What would happen to a non-Dalit if a Dalit touched them in Ancient India?
First of all, the word "Dalit" is not an ancient Sanskrit word. Like the word "Harijan", "Dalit" is a word used by so-called anti-caste "reformers" to attack certain aspects of the caste system they disagreed with. So Hindu scripture doesn't talk about the word "Dalit", but it does talk about Chandalas. Here is what Bhishma says about Chandalas in this chapter of the Anushasana Parva of the Mahabharata:
If a Sudra unites with a woman belonging to the foremost of the four orders, the son that is begotten is called a Chandala. Endued with a fierce disposition, he must live in the outskirts of cities and towns and the duty assigned to him is that of the public executioner. Such sons are always regarded as wretches of their race.
More detail is provided in this chapter of the Manu Smriti:
But the dwellings of Kandalas and Svapakas shall be outside the village, they must be made Apapatras, and their wealth (shall be) dogs and donkeys. Their dress (shall be) the garments of the dead, (they shall eat) their food from broken dishes, black iron (shall be) their ornaments, and they must always wander from place to place. A man who fulfils a religious duty, shall not seek intercourse with them; their transactions (shall be) among themselves, and their marriages with their equals. Their food shall be given to them by others (than an Aryan giver) in a broken dish; at night they shall not walk about in villages and in towns. By day they may go about for the purpose of their work, distinguished by marks at the king's command, and they shall carry out the corpses (of persons) who have no relatives; that is a settled rule. By the king's order they shall always execute the criminals, in accordance with the law, and they shall take for themselves the clothes, the beds, and the ornaments of (such) criminals.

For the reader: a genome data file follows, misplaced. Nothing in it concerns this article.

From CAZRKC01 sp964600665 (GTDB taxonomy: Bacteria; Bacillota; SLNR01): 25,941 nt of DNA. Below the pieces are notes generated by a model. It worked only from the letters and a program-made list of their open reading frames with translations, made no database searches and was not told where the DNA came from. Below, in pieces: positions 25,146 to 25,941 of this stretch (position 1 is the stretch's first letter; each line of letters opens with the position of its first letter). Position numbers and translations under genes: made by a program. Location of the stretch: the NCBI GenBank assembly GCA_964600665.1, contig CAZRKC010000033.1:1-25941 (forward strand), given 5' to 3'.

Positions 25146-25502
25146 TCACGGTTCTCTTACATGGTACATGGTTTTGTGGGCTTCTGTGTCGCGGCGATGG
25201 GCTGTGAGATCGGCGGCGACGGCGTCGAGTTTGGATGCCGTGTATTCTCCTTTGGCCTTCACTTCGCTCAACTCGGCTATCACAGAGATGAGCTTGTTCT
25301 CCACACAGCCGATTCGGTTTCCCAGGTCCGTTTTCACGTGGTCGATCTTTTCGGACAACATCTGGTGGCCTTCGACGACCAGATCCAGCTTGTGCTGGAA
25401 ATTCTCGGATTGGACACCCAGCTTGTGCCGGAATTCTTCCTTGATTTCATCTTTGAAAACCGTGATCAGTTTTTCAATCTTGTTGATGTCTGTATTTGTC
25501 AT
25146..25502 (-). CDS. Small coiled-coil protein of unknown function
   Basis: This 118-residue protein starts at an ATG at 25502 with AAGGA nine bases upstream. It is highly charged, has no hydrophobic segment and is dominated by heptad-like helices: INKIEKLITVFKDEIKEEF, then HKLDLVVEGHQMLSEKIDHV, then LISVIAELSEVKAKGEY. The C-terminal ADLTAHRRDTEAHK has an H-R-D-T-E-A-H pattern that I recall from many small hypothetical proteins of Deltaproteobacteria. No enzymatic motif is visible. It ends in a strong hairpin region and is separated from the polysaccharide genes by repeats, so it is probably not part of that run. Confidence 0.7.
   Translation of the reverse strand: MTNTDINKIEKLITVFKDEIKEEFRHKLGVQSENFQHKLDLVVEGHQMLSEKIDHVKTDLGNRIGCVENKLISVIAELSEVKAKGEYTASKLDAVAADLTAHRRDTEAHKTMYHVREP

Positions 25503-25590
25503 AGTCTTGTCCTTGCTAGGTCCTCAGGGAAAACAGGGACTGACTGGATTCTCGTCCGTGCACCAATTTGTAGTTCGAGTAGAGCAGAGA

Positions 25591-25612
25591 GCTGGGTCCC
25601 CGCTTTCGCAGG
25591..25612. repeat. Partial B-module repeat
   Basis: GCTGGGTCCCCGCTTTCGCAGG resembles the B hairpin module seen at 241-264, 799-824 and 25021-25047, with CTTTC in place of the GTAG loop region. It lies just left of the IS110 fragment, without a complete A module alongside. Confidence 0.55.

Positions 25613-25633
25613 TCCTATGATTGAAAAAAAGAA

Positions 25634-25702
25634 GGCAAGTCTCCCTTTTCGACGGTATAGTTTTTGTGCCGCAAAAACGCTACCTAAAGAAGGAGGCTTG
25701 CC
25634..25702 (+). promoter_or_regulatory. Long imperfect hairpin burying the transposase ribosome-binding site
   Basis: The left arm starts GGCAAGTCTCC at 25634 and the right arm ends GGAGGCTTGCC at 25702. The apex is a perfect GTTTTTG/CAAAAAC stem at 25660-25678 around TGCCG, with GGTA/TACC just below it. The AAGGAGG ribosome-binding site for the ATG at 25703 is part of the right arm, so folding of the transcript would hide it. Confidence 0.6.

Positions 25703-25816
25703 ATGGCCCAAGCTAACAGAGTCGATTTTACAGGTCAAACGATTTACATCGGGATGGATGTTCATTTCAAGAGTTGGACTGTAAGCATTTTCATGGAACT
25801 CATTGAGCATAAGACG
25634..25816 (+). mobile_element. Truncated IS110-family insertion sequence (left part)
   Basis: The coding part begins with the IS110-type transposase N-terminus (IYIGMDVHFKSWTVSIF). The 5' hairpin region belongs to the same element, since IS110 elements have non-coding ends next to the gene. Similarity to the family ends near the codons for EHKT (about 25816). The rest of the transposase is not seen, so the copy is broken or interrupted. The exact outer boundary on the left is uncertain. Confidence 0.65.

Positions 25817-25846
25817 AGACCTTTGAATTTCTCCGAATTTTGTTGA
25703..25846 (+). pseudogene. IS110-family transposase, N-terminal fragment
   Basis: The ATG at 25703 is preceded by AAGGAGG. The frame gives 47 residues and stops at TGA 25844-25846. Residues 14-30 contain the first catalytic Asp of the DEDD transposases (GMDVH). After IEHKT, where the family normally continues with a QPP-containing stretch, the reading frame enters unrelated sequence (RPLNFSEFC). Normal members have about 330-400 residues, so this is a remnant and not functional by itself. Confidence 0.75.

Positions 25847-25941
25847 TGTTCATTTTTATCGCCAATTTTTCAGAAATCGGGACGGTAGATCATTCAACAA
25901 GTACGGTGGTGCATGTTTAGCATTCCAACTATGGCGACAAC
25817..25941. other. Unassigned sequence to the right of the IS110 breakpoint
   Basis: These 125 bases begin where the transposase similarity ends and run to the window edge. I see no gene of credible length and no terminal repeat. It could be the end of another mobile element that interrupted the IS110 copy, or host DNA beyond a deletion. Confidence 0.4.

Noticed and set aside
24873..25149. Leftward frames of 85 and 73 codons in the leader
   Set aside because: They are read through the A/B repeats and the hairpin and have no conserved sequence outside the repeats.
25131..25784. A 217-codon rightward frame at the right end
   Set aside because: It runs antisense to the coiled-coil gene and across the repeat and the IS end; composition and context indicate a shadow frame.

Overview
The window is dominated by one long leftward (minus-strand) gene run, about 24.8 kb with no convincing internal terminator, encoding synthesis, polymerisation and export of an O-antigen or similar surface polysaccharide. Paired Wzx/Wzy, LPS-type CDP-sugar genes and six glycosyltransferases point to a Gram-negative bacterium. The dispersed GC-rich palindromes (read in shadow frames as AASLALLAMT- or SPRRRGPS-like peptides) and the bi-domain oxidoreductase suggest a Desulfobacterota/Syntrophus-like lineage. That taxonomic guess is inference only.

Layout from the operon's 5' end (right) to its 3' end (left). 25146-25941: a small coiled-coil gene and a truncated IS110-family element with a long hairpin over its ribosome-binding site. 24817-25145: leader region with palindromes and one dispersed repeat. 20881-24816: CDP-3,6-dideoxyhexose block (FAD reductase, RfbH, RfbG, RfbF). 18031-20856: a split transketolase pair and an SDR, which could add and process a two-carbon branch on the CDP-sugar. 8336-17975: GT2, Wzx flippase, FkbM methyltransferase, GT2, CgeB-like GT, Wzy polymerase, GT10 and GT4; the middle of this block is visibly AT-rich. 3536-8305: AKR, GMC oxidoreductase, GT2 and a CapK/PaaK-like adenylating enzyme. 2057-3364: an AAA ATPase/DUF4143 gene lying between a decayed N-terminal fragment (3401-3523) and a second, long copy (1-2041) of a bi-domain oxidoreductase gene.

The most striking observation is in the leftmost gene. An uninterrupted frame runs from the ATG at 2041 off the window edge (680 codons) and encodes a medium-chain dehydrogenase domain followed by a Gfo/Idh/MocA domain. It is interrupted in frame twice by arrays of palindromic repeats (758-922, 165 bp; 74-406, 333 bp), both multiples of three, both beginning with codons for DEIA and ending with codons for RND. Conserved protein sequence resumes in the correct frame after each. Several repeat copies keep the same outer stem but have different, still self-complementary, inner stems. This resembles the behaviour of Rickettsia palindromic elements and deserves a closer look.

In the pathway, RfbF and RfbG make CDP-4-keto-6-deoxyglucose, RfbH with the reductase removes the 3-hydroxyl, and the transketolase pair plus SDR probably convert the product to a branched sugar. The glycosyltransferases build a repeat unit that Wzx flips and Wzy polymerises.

And here is what Vyasa's father Parashara says in this chapter of the Shanti Parva of the Mahabharata:
The man of intelligence would never do an act that is sinful in character even if it leads to the greatest advantage, just as a person that is pure would never touch a Chandala.
Now this may harsh treatment of Chandalas may seem unjustified on the surface, but it's completely justified once you take reincarnation into account. The Chandala did heinous acts in past births to deserve to be born as a Chandala; here is what this chapter of the Manu Smriti says:
The slayer of a Brahmana enters the womb of a dog, a pig, an ass, a camel, a cow, a goat, a sheep, a deer, a bird, a Kandala, and a Pukkasa.
This chapter of the Chandogya Upanishad says much the same thing:
Those whose conduct has been good, will quickly attain some good birth, the birth of a Brâhmana, or a Kshatriya, or a Vaisya. But those whose conduct has been evil, will quickly attain an evil birth, the birth of a dog, or a hog, or a Chandâla.
In any case, the situation of a Chandala is not without hope; here is what Krishna says in chapter 9 of the Bhagavad Gita:
O son of Pṛthā, those who take shelter in Me, though they be of lower birth – women, vaiśyas [merchants] and śūdras [workers] – can attain the supreme destination.
So I encourage everyone, Chandala and Dvija alike, to perform Sharanagati.